More than 6,000 people turned up at emergency departments across Northern Ireland in 2015 having self-harmed.
The majority were young people, aged between 15 and 24.
Records show that a number of people sought help on more than one occasion with over 8,500 incidents in 12 months.
The statistic is part of the chief medical officer’s annual report which reflects on the health of the population in Northern Ireland.
Dr Michael McBride said when it comes to mental health and in particular, self-harm, there is a need to intervene.
“We need to be aware that people who self-harm repeatedly are at much higher risk of taking their own lives by suicide” he said.
A self-harm registry which operates across all acute hospitals is designed to improve understanding about self-harm and to allow for comparative analysis with the Republic of Ireland and parts of England.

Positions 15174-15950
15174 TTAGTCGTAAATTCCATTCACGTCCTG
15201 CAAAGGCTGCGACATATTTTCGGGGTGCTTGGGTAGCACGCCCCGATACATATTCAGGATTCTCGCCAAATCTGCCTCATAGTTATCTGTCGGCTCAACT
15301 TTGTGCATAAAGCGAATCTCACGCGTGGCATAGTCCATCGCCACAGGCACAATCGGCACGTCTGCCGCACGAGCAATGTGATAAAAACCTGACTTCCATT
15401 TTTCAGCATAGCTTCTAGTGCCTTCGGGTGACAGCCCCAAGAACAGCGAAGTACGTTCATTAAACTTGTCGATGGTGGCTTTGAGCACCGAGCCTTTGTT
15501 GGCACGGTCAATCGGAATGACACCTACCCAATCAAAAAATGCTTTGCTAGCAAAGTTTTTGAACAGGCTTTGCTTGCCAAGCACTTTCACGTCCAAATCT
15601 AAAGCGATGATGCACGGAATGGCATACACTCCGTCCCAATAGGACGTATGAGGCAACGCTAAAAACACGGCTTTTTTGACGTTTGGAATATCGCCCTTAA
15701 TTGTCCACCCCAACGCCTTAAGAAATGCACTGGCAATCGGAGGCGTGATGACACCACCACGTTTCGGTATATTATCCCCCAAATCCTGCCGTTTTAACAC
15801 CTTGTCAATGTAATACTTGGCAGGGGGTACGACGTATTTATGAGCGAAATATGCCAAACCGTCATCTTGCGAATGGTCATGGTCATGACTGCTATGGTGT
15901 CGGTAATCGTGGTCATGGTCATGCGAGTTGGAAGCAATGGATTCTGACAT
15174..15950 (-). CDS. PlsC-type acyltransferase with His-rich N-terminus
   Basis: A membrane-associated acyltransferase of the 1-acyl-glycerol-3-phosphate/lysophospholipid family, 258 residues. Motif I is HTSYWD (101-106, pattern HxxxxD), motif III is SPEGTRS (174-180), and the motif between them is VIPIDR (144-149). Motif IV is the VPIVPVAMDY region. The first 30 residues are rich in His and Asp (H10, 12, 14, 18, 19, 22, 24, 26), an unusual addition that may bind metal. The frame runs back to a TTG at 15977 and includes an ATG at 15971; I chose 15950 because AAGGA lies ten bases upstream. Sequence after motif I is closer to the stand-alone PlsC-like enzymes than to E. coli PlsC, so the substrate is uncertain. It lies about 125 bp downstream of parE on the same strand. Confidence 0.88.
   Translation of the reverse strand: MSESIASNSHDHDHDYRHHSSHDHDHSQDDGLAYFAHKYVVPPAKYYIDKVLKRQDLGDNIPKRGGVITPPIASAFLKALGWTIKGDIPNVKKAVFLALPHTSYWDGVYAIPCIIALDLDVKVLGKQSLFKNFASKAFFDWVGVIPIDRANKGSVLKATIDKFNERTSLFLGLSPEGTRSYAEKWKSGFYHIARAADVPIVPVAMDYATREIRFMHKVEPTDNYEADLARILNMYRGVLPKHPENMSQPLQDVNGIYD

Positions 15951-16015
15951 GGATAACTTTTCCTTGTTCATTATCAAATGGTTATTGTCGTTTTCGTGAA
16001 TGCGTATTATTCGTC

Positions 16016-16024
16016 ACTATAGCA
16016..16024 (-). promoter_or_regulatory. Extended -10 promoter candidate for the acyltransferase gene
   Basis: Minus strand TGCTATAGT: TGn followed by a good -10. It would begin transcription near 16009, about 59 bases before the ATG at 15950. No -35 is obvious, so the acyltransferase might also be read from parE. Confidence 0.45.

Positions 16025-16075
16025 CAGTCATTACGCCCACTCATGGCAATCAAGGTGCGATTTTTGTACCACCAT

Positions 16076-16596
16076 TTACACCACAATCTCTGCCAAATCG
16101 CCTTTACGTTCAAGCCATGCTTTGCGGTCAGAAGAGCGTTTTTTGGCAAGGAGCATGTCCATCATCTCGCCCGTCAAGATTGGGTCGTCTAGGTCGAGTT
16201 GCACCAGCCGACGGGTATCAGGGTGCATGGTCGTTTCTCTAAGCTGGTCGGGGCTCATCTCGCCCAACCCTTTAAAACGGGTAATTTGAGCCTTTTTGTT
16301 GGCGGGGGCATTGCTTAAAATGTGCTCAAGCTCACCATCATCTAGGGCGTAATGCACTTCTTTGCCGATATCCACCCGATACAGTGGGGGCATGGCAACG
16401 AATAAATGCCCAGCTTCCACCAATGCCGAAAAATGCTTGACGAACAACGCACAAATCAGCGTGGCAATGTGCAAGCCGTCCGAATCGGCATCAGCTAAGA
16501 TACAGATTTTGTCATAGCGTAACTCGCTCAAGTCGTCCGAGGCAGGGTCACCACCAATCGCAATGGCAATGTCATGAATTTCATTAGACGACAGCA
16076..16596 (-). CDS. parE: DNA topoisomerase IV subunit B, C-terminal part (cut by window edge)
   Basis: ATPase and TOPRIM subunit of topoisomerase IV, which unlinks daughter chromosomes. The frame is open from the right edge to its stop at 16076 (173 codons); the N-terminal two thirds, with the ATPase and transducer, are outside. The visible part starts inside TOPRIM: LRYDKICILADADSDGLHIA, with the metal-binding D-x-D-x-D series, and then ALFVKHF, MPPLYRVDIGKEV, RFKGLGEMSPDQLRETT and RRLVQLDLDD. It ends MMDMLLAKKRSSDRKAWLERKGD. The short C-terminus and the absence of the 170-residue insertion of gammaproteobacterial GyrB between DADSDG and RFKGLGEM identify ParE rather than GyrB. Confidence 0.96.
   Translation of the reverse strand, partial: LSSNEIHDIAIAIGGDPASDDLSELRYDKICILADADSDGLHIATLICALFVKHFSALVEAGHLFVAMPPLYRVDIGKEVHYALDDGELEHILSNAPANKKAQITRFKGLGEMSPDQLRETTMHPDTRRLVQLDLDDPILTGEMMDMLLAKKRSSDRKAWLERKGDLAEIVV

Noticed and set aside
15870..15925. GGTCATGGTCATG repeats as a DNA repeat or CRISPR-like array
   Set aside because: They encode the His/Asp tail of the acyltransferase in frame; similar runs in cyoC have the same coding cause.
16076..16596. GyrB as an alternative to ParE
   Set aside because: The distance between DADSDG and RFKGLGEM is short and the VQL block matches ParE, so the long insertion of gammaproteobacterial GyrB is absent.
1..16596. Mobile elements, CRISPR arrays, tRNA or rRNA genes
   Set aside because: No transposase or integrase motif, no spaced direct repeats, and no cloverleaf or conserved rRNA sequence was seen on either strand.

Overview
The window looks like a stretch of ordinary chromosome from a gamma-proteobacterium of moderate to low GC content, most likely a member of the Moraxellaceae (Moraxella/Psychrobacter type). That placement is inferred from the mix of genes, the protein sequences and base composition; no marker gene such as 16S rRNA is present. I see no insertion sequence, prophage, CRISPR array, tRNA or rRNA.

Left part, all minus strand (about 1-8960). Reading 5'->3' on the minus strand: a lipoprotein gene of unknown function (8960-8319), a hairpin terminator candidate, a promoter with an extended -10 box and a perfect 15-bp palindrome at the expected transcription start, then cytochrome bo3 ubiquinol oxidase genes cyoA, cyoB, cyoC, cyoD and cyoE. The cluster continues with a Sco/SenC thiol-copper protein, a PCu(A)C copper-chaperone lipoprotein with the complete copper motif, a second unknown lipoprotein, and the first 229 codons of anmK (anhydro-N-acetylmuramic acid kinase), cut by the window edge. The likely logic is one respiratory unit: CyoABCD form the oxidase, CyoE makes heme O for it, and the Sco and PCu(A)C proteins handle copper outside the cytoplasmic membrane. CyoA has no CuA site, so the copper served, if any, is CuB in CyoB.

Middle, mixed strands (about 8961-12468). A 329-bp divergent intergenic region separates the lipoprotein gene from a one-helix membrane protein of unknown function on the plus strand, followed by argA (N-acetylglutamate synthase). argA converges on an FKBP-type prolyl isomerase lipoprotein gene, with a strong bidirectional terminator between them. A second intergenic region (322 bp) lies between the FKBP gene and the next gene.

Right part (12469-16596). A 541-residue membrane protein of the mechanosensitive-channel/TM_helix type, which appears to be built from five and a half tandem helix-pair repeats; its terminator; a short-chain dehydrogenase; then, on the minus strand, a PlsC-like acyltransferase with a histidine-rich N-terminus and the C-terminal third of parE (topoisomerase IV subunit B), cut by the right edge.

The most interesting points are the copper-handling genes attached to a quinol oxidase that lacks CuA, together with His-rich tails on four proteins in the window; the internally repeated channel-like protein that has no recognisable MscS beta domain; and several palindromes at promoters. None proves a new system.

In its latest report, the registry concluded that Northern Ireland continues to have a high rate of self-harm.
While alcohol is a factor, drug overdose was the most common method of self-harm.
In his 9th annual report, Dr Michael McBride, gives a wide-ranging review of the service, including health inequalities, vaccination and screening programmes and dental health.
However, he also emphasises that the quality and advances in health care are not the only determinants of good health.
For the full story: http://www.bbc.co.uk/news/uk-northern-ireland-36351142